This week, I and a few other San Diego-area food bloggers teamed up with Melissa’s Produce to come up with some fabulous new recipes using locally-grown winter produce.
Our challenge was to make a sweet and a savory dish, using Christmas Crunch seedless grapes, Korean pears, and Jeju mandarins, as well as Melissa’s pre-steamed and pre-prepared (totally ready-to-eat!) baby potatoes, baby beets, and chestnuts.
For the sweet dish, using all of those delicious fruits was pretty easy. The Christmas crunch grapes are really sweet, and the Korean pears are less sweet than their western cousins. So, I sliced the pears and cooked them in some clarified butter, brown sugar, cinnamon and nutmeg before I put them in the finished product. As for the Jeju mandarins — they are so juicy and delicious, and almost too delicate for a tart — I juiced them and used the yummy mandarin juice to sweeten up the cream cheese filling!
The finished product really showcases the deliciousness of the fruits, and it’s not too sweet. It’s the perfect light dessert.
Winter Fruit Tart
- 1 large Korean pear, sliced
- 2 Jeju mandarins, juiced
- 1 bunch of Christmas crunch seedless grapes
- 5-6 sheets of phyllo dough, thawed and cut into squares
- 5 tbsp. cream cheese, softened
- 1 stick of butter, separated
- 2 tbsp. brown sugar
- 1 tbsp. cinnamon
- 1 tbsp. nutmeg
First, prepare the phyllo dough. Preheat your oven to 300 degrees and make sure your phyllo dough is ready to use (if you bought it frozen, make sure it’s thawed – or you can make your own dough using this really easy recipe). You can stuff the squares of dough into a (well-greased) muffin tin, and form cups, or you can simply lay the slices of dough on a baking sheet. Add a dab of butter to each cup or slice of dough, and bake for about 10 minutes or until golden brown. Then remove from the oven and let cool. Set aside.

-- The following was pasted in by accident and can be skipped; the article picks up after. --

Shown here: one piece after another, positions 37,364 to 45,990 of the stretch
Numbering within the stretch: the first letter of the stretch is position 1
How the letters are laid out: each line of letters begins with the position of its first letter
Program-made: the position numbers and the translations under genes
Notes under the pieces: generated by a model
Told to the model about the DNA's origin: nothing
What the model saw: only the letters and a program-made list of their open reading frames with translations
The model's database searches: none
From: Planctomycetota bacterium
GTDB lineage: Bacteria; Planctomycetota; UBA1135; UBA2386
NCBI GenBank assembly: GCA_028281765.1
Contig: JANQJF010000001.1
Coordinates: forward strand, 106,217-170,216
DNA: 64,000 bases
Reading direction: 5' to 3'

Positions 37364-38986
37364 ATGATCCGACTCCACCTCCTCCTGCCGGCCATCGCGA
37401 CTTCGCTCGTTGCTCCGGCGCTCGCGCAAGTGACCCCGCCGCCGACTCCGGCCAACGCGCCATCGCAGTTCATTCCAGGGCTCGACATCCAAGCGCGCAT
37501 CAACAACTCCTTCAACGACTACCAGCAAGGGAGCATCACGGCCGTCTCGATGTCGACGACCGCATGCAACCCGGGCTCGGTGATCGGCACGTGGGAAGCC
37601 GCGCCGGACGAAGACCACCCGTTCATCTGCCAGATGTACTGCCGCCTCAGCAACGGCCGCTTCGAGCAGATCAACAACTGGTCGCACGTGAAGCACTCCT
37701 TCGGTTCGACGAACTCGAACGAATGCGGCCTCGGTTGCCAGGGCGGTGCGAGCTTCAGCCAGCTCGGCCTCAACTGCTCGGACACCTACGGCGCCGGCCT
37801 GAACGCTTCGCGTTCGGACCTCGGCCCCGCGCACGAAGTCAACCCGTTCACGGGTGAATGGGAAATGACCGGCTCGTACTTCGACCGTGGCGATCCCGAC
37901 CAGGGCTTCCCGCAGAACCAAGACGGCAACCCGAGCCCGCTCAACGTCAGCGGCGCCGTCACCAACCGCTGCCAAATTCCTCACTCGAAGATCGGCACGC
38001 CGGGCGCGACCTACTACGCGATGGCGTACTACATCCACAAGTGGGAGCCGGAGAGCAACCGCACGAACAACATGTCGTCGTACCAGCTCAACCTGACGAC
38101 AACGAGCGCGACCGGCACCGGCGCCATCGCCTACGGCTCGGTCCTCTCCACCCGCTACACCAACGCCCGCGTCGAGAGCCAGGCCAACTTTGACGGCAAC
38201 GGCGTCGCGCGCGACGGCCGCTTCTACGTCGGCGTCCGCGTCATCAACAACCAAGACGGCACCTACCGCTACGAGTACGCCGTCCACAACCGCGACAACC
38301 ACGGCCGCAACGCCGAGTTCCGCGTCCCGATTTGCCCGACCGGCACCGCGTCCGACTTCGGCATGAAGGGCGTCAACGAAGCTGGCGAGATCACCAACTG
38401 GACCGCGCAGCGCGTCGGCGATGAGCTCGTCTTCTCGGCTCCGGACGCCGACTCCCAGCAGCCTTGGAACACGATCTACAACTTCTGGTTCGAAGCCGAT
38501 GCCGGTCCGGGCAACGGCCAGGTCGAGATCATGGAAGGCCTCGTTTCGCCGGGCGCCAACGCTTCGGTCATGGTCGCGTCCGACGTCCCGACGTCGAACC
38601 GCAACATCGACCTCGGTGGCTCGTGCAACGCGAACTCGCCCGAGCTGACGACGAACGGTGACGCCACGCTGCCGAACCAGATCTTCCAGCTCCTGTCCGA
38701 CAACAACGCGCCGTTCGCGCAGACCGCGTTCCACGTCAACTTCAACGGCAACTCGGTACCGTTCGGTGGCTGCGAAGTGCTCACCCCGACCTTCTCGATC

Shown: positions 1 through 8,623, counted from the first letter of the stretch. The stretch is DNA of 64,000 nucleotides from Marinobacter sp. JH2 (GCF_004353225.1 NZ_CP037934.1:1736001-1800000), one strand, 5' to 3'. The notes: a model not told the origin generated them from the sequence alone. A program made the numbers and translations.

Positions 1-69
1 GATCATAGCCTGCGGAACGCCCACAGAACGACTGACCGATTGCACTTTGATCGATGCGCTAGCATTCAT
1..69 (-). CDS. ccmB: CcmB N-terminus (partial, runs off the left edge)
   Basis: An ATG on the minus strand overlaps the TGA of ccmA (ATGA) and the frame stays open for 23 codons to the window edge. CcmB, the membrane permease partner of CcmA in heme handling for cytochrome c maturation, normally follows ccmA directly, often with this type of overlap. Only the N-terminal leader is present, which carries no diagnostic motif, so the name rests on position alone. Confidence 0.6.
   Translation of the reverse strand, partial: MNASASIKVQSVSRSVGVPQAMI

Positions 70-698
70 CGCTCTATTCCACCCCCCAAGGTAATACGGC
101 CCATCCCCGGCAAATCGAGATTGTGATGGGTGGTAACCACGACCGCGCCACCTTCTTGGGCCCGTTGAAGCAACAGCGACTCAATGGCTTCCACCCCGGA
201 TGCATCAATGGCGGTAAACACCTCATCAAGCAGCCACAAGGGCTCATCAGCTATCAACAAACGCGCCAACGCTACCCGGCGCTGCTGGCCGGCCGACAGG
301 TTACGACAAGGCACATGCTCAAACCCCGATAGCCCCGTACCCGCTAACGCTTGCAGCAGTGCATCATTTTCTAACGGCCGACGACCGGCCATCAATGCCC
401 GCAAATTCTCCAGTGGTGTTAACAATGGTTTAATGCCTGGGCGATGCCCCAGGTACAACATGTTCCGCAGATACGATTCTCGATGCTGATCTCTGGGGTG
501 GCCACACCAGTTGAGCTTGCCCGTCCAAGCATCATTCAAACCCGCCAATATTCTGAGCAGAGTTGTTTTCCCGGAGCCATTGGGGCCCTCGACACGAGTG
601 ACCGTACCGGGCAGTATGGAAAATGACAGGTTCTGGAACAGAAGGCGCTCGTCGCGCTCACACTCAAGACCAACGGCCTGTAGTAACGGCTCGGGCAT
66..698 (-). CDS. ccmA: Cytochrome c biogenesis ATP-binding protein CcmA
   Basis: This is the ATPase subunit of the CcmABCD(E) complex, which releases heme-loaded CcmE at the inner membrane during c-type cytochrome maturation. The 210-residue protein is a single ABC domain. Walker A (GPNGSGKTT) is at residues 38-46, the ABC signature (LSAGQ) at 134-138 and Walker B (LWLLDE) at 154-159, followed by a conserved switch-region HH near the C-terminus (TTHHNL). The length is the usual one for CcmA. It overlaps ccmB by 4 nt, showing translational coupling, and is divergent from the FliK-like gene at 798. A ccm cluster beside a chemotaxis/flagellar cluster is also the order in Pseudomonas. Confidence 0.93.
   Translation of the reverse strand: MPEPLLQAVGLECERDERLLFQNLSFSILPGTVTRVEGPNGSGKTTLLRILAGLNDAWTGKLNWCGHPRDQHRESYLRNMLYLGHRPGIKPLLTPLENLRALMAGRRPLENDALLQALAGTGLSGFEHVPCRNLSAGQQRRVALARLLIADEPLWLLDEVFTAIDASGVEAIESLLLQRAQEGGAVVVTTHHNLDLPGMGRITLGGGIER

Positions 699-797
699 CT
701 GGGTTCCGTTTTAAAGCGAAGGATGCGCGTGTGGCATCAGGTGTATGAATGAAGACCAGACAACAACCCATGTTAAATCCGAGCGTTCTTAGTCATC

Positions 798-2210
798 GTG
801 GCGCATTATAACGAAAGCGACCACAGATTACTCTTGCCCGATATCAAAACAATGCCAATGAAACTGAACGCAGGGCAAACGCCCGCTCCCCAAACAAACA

*Note: I used phyllo dough because I prefer the dough to be a little crunchy, and I wanted the dough to bake into a hardened cup that I could fill with cream cheese and fruit. However, this recipe would work just as well with a puff pastry or other type of dough.
While the dough is in the oven, melt 2-3 tbsp. of butter in a skillet and add the brown sugar, cinnamon and nutmeg. Cook 2-3 minutes on each side until the slices of pear are caramelized. Set aside.
Mix the Jeju mandarin juice and softened cream cheese together in a bowl, and whip with a fork or whisk until there are no lumps. Set aside.
When the dough is cooked and has been cooled, fill each cup (or spread each baked piece of dough) with the cream cheese/ juice mixture. Then slices the grapes lengthwise, and arrange the grapes and slices of cooked pear on each cup or piece of dough.
You can prepare this up to a day ahead of time. Serve chilled.
For the savory part of my challenge, I had some of the items ready ahead of time, and luckily, the pre-prepared produce from Melissa’s made everything else really easy to cook.